Veterinary Voice: Congenital and/or Hereditary Definitions
Dr. Marty Greer, DVM joins host Laura Reeves for a deep dive on the question of congenital vs hereditary disease definitions.
“So congenital is something you’re born with, not necessarily inherited, but something you’re born with. Genetic is something that you carry the DNA for,” Greer said. “If you’re born with something, it’s congenital. So, if you’re born with the umbilical cord wrapped around the puppies leg and the leg doesn’t fully develop, that’s congenital because they were born with it but it wasn’t genetic, it was an accident that the cord wrapped around the way. Just ’cause you see it at birth doesn’t mean it’s genetic.
Many diseases, Greer noted, “there is a genetic basis” with a “trigger.”
“An epigenetic or an environmental trigger, is there a nutritional component to it, was there some exposure to a chemical that predisposed the patient to it. So that’s where it starts to get muddy. Not everything that’s genetic is easy to figure out the inheritance pattern for. The things that we can DNA test for now are pretty much autosomal recessive genes,” Greer said.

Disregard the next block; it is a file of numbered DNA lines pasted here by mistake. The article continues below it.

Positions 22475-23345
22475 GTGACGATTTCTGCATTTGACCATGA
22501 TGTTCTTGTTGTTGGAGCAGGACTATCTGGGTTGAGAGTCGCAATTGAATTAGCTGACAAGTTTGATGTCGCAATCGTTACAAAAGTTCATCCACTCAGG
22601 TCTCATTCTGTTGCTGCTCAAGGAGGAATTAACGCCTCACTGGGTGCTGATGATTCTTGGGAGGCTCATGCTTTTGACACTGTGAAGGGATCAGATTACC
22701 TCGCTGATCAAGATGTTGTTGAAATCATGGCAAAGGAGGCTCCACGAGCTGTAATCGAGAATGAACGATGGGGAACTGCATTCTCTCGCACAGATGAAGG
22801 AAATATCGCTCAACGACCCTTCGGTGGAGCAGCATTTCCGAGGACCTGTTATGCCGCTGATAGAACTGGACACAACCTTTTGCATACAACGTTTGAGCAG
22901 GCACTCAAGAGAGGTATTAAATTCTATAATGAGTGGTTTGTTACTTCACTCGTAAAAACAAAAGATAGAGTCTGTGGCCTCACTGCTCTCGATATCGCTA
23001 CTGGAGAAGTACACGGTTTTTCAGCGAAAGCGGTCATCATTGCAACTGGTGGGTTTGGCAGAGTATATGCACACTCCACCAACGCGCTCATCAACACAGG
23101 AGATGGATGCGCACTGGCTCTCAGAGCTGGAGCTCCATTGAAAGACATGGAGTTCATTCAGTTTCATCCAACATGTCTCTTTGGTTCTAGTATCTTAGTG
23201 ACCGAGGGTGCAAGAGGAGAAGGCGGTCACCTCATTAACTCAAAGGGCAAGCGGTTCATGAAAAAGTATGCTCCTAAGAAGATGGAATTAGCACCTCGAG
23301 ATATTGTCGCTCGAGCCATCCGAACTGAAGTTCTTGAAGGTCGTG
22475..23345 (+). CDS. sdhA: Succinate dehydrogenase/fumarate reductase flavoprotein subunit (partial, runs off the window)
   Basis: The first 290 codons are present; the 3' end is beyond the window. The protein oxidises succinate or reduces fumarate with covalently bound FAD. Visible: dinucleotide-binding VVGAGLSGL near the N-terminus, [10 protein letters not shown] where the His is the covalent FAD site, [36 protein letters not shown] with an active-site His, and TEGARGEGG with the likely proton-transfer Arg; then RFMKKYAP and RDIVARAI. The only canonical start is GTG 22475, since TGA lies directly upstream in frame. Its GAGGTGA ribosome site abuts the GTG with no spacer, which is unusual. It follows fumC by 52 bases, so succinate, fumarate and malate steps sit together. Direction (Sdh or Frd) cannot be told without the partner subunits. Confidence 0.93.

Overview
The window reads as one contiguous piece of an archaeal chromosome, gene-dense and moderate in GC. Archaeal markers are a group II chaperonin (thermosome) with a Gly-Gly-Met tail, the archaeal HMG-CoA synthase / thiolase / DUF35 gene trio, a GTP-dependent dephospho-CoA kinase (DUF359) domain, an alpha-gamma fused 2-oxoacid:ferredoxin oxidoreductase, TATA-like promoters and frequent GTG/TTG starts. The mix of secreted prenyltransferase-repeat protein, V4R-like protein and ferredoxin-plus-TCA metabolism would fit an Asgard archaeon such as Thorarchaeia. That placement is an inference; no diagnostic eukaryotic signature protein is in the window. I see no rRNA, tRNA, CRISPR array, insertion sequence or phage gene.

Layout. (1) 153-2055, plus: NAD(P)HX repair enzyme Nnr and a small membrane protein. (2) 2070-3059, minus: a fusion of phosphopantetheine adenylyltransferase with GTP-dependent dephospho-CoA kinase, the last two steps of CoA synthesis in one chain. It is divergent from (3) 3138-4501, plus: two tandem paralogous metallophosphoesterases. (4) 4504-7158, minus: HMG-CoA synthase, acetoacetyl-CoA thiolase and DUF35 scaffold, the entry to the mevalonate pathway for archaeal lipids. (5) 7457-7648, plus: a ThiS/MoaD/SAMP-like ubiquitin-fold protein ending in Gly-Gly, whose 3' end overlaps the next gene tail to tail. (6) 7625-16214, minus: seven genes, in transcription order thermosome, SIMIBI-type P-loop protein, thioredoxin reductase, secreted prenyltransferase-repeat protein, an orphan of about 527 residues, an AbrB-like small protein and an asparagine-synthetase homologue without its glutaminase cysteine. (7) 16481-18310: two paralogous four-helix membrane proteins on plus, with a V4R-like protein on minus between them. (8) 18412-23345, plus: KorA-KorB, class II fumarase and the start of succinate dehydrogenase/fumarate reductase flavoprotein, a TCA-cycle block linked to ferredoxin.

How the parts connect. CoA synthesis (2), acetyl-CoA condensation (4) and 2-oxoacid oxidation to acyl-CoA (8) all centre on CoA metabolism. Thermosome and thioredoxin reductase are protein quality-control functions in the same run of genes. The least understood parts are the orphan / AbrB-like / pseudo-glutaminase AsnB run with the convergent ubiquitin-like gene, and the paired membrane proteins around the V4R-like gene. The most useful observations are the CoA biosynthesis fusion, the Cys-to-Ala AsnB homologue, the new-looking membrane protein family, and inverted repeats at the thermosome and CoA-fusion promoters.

“Are we throwing dogs out of our gene pool because they have something that’s genetic and we don’t have the right test for it, then we may never have a test for it or it’s not genetic or have some genetic and epigenetic and environmental component to it? As much as we think we understand this stuff, it’s not easy,” Greer added.
“The more we know, the less we know. As we start adding this information to our knowledge base, it’s going to become evident to us that what we thought isn’t really true… all information is valuable, but if you don’t apply it correctly, you’re going to end up bottlenecking your gene pool, as you’re going to throw good dogs out.”